The Coronavirus continues to spread throughout communities across the country, which also means it will leave behind impacts in all sectors of both business and personal life – on how people live, work and play. Some are devastating, of course; others, a change from what used to be – and, with adjustments, are hopeful for the future.
The key factor to a promising future for real estate is rethinking business as usual by acting now to look ahead when the crisis is over. Leaders are looking outside the industry for answers – into the psychology, sociology and technology landscape of what will be. What will safe workspaces look like? Will home living still include those in search of condos out of fear of riding elevators? Business leaders and real estate agents in Myrtle Beach, S.C., are doing a deep dive into those transformative questions for predictive insights.
In our state of South Carolina, real estate is considered an essential business. Which means our agency is working hard to serve our clients, while also practicing safe social distancing during the uncertain pandemic still at-hand. Here are a few of the heaviest hitting impacts on real estate that we’re seeing, based on reports gathered by the National Association of REALTORS® (NAR):
*Lower mortgage rates. While U.S. mortgage rates are ever-changing, just as the changes and uncertainty of the Coronavirus, they did hit an all-time low in early March, with 30-year fixed-rate mortgages averaging 3.29%. This could be advantageous for buyers, as well as sellers, on setting the sale price.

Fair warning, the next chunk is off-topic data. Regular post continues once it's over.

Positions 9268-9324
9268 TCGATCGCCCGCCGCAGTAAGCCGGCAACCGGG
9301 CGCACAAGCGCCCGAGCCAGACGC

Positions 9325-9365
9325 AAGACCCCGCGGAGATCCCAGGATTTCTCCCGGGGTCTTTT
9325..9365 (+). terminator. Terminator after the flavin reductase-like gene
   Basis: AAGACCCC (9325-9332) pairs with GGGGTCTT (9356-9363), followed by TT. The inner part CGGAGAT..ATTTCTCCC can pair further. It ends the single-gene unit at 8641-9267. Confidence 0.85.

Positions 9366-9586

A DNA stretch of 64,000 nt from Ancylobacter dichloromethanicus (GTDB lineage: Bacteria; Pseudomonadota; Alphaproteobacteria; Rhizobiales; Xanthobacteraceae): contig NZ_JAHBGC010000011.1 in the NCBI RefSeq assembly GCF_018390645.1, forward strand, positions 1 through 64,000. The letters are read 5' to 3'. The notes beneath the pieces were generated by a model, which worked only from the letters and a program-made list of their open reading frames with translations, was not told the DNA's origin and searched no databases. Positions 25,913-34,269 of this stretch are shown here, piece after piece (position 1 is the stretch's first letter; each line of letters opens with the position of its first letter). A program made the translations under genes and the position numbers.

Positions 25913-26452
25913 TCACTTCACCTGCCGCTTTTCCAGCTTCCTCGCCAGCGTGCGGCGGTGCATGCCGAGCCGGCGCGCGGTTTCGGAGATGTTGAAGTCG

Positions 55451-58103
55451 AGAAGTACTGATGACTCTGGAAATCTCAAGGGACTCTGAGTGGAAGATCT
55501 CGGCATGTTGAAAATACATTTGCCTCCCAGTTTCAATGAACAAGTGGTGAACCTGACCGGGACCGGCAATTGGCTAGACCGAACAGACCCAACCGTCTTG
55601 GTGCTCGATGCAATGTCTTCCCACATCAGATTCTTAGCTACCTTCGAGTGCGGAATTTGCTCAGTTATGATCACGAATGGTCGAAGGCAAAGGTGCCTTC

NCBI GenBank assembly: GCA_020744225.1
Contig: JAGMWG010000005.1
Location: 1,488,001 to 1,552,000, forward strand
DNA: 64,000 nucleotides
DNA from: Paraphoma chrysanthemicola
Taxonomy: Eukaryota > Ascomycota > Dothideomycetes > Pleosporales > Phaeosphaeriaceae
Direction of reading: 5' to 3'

*Delays on closings. Unfortunately, it has become more difficult and delayed to close on a real estate transaction because of safety and travel restrictions. Only a few states have authorized RON, or Remote Online Notarization. South Carolina Association of REALTORS® (SCR) and Coastal Carolina Association of REALTORS® are supporting a bill to allow remote online notarization here in the state, so there is hope that this will streamline the process.
*Luxury home sales on the rise. Reports indicate that wealthy buyers from China are looking to buy properties in Australia, Canada and the U.S. as a safer option to their nation during these times.
*Digital world domination. Physical distancing and travel restrictions have forced the industry to shut down in-person open houses and instead rely on virtual showings via video tours, FaceTime, Facebook Live videos and more. It’s a digital customer service that will now become commonplace, at least temporarily.
State guidelines on real estate services and restrictions are constantly changing, so be sure to check back for any updates on South Carolina.